From The Newsletter, 12 March 1960.
Transcribed by Christian Hogsbjerg.
I DIDN’t hear Julian Symons’s wireless programme on the general strike of 1926, but I understand from a friend who did that it followed the lines of his excellent book on the subject (The General Strike, Cresset Press, 1957), which every reader of The Newsletter ought to ensure is in his local library and known to Young Socialists in his neighbourhood.
One of the most significant features of the 1926 struggle, it seems to me, was the. way the middle classes, tremendously impressed by the might and majesty which the working-class movement then displayed, showed is those nine days went by definite signs of breaking away from allegiance to the capitalists. The mood of these sections was reflected in the resolution passed by the Tory city council of Newcastle-on-Tyne calling on the government to make peace with the workers, and in the famous appeal by the Archbishop of Canterbury for a negotiated settlement – suppressed by the BBC under government pressure! Less spectacularly but more directly it was voiced by Canon Donaldson of Westminster: ‘I earnestly pray that the workers will stand firm. If they stand firm, they will win; but if they begin to doubt and quaver and to blackleg – all will be lost, and lost for a generation.’
That experience provided an object lesson in the way to win the support of the middle class. But the effect of the betrayal of the strike and of the epoch of disintegration and demoralization of the working-class movement that followed was proportionately severe.
While the workers were still winded from the betrayal of 1926, the great slump arrived, bringing unemployment on an unprecedented scale, and so rendering exceptionally difficult a revival of militancy in industry. Then on top of this came the sell-out by the front-rank leaders of Labour in 1931, causing further discredit and depression.
All of which formed part of the background to the widespread acceptance by middle-class people of left-wing inclinations of that idea of a ‘People’s Front’ in one form or another which exerted so malign an influence in the crucial period between 1936 and 1939. The other major element in this background was the terrifyingly rapid advance of fascism, with the unchecked rise of aggressive Nazi Germany and militarist-expansionist Japan. To middle-class people desperately seeking an answer and a defence, the slowly-reviving working-class movement of the middle 1930s presented no immediately impressive picture, and it was all toe easy for them to turn instead towards fallacious schemes involving Liberals, ‘patriotic’ Tories and other sections of the ruling class.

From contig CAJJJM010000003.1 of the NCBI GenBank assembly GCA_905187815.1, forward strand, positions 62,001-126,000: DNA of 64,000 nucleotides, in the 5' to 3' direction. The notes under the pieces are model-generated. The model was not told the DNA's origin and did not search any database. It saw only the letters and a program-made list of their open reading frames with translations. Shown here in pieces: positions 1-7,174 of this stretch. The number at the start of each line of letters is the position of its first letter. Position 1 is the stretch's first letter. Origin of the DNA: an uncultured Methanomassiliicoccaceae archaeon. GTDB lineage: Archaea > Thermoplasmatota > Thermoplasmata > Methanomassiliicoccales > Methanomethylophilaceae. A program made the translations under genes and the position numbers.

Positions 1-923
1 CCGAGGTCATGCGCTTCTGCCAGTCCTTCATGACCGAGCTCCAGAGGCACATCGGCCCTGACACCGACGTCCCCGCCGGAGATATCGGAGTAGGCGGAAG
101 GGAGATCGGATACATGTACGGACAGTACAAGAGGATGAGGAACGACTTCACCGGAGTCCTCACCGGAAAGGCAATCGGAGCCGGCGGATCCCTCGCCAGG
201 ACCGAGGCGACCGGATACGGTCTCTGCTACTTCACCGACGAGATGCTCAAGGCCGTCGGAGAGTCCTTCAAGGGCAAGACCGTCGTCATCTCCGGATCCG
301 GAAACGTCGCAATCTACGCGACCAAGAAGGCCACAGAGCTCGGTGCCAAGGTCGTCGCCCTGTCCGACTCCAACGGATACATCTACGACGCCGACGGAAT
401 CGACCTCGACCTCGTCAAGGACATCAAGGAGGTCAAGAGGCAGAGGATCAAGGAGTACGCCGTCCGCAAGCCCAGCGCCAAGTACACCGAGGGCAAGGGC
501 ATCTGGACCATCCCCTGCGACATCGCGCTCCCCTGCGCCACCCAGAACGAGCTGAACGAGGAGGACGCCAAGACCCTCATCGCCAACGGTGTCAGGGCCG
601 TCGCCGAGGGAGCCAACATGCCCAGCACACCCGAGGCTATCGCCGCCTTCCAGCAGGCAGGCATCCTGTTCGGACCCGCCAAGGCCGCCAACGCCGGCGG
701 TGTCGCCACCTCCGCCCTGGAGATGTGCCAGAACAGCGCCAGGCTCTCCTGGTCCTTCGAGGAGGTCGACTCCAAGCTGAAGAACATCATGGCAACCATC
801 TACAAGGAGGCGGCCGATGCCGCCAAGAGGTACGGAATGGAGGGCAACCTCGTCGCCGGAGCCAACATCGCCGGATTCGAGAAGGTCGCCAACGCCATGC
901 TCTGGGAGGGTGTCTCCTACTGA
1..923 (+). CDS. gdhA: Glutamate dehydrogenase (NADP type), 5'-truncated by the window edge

The specific and particularly harmful contribution made by the leaders of the Communist Party in that situation was to divert the efforts of their followers and sympathizers more and more away from the indispensable, irreplaceable Marxist task of building up and extending militant rank-and-file movements, arousing class-consciousness and leading the workers into direct action against the capitalists, the fascists and war-makers, domestic and foreign. Instead of doing everything to strengthen confidence in the working class as the only force capable of safeguarding, democratic rights and stopping imperialist war, they set the tone of the essentially defeatist propaganda for the People’s Front.
Having decided, because of the relative weakness of the working-class movement at a given moment, to base their calculations elsewhere, on various capitalist states and sections of national capitalist classes, the Communist Parties of the world, directed from Moscow, were inevitably led to oppose such expressions of revived workers’ militancy as did occur, since these could not but upset the new ‘allies’. From being unsuccessful would-be revolutionaries they became downright counter-revolutionaries: as was to be seen written in blood in the streets of Barcelona in May, 1937. The shrill international campaign against ‘Trotskyism’ was intended to stun everyone within earshot into acquiescence in this treachery.
The People’s Front policy bought defeat wherever it was tried. That is something which needs pointing out again and again, now that the ‘New Left’ are trying to foist an essentially similar conception upon the nuclear disarmament movement, the movement against colonial oppression and so on. What also has to be said is that the excuse that existed in the 1930s for looking elsewhere than to the working class for salvation does not obtain today, when the workers are undefeated, in a very strong position and full of fighting spirit.
As things are now, to carry forward ‘People’s Front’ notions into our present situation is to reveal a total lack of historical sense. This point is effectively made by Alasdair MacIntyre in replying to Edward Thompson, ex-Stalinist ‘New Left’ spokesman, in the Listener of February 25:
‘Mr. Thompson boasts that his present position is not a reversion to a mirror-opposite of the old dogmas, which I imagine he takes mine to be. Certainly it is true that his position is in no sense a reversion. It is, in the aspects revealed in his letter, a straightforward continuation of the old, lacking only the context of the ’30s which made that position slightly more excusable than it is now.’
Last updated on 14.10.2011